Inventory of Farmworker Issues and Protections in the United States, by Bon Appetit Management Company Foundation and the United Farm Workers of America, March 2011.
It’s great to see farmworker issues getting some attention, but what really caught my eye was the fact that a foodie group and a farmworker group had co-authored the report together.
After spending years incrementally improving the environmental impacts and profitability of food production through organic agriculture and other labeling systems, foodies have become increasingly interested in improving the social conditions of food production too. While this conversation has most often centered around how to make improvements in working conditions on organic farms, this new report takes a much broader view. It analyzes working conditions for farmworkers nation-wide, as well as the scanty legal protections available to them.
One of the current debates in foodie circles centers on the pros and cons of trying to solve our food system’s problems with market-based tools: organic certification, fair-trade certification, buying local, etc. Should we rely on voluntary improvements by individual farmers who can then charge more for their products to consumers willing and able to spend more? Or should we focus instead on legislative solutions that require improvements by all farmers? While foodies have mostly used market-based solutions in their work, farmworkers groups have focused largely on legislative solutions.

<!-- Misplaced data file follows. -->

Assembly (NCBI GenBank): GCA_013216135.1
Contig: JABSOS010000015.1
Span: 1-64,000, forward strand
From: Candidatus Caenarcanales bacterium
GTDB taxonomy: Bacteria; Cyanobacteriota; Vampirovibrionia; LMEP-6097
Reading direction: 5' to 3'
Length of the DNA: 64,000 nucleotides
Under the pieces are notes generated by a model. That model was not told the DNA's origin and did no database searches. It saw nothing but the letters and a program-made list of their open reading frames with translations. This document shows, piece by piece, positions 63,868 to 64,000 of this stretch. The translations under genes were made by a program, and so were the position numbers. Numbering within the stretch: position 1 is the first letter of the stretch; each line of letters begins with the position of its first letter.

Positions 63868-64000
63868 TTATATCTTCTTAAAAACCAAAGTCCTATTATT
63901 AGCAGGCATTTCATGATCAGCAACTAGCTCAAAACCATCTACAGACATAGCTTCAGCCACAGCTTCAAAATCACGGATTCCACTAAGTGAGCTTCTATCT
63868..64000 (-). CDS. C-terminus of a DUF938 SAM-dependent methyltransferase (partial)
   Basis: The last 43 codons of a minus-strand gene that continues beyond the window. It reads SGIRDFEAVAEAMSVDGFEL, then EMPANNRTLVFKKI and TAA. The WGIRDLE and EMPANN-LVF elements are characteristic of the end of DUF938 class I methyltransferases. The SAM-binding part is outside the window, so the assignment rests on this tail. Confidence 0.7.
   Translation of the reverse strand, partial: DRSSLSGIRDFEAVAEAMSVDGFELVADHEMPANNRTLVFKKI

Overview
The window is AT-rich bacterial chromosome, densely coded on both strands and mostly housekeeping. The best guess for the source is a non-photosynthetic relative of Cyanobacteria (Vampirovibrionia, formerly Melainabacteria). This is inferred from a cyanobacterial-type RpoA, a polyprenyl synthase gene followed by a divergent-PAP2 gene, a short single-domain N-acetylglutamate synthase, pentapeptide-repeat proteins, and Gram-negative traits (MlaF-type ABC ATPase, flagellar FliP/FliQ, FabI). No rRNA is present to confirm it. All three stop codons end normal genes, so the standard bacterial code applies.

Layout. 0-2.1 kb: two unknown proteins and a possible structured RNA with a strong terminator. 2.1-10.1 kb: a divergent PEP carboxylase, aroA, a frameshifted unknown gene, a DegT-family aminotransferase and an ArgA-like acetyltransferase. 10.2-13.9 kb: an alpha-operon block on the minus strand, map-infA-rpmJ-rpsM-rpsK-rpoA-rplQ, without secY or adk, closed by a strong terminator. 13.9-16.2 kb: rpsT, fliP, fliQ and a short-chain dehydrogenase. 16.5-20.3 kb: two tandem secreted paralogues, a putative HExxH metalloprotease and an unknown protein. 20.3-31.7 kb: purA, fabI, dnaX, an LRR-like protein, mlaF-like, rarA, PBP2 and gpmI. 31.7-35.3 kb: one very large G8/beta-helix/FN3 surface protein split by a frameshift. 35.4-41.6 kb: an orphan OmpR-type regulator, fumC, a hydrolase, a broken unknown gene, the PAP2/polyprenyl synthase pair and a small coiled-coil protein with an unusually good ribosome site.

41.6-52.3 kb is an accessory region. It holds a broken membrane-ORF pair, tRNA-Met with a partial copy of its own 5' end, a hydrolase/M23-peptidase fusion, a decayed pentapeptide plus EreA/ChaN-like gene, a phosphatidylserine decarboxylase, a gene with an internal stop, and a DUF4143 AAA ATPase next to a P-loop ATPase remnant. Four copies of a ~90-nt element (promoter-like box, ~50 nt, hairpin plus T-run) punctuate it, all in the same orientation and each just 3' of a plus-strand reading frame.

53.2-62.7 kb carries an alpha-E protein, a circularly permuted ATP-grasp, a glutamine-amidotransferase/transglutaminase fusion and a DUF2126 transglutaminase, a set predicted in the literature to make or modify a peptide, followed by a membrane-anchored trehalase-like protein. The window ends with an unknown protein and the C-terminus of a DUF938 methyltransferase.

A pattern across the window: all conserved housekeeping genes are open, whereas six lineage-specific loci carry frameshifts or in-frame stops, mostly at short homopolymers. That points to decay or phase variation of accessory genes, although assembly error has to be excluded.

My reading of the report suggests that its authors are pursuing a middle path. They hope that increasing the visibility of farmworker problems in this country will also increase consumer interest in purchasing food that is grown under safe, dignified working conditions. Then, more farmers will want to participate in labeling programs that require improvements in working conditions. These increasingly popular labeling programs will then help generate more interest in and awareness about the problems facing farmworkers, helping legislative solutions become politically feasible. I’ll be watching to see where this foodie/farmworker partnership will lead.
Here’s a few other items of interest that passed through my in-box last week:
- Bill would make it easier for California farmworkers to unionize Los Angeles Times, April 1
- Farm Exports and Farm Labor: Would a Raise for Fruit and Vegetable Workers Diminish the Competitiveness of US Agriculture? by Philip Martin, Economic Policy Institute Briefing Paper, March 21